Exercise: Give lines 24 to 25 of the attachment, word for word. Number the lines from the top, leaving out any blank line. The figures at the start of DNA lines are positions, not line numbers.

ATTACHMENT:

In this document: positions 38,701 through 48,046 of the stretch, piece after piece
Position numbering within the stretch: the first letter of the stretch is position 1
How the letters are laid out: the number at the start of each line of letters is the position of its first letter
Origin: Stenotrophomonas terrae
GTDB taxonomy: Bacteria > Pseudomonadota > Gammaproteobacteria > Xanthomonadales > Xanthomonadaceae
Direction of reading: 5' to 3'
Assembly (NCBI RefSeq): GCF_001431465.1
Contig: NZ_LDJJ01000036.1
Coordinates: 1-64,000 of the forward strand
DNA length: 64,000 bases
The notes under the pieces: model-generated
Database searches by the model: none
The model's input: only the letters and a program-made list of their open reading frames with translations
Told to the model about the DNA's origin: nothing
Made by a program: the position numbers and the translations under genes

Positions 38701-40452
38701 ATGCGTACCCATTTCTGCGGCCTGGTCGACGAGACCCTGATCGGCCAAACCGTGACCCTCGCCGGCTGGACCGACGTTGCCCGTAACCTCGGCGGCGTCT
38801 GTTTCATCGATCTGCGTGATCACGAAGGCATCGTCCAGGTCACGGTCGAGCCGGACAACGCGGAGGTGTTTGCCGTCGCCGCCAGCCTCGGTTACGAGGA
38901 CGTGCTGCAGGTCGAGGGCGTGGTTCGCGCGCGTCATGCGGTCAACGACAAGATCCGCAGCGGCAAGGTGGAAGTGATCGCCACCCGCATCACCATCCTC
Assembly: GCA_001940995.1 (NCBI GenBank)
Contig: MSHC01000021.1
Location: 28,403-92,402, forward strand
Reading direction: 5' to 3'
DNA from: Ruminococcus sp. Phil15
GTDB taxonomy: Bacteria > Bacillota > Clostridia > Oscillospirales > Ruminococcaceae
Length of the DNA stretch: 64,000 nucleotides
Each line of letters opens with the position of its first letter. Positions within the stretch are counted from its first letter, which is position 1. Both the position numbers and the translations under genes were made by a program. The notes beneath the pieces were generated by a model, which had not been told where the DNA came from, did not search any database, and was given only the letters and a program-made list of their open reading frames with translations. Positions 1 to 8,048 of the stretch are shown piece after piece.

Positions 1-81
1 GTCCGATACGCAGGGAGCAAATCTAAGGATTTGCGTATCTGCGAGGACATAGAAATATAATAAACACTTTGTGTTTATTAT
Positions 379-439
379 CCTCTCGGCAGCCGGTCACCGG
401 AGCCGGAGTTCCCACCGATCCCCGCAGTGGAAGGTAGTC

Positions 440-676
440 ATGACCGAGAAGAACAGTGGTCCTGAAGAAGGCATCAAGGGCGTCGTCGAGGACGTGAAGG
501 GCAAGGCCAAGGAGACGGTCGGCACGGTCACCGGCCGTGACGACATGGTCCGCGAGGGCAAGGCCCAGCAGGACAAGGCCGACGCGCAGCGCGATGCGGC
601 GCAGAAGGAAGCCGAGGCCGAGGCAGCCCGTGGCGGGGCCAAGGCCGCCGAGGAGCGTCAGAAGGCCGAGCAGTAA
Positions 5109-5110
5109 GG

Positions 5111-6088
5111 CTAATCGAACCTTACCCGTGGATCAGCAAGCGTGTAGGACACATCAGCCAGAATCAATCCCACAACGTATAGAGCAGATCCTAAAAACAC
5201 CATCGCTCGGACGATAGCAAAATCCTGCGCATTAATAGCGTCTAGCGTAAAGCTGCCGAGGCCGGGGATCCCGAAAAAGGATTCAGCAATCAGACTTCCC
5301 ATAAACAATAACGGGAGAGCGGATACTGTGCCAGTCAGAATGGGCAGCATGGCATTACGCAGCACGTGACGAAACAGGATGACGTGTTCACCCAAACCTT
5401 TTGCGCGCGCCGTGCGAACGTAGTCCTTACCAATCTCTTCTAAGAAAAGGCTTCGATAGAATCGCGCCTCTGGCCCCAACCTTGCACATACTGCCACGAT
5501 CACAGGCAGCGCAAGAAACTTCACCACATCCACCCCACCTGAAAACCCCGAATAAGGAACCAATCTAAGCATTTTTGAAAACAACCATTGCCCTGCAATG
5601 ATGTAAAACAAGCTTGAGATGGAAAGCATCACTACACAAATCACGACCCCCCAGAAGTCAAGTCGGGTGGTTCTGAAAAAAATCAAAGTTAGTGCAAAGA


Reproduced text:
DNA from: Ruminococcus sp. Phil15
GTDB taxonomy: Bacteria > Bacillota > Clostridia > Oscillospirales > Ruminococcaceae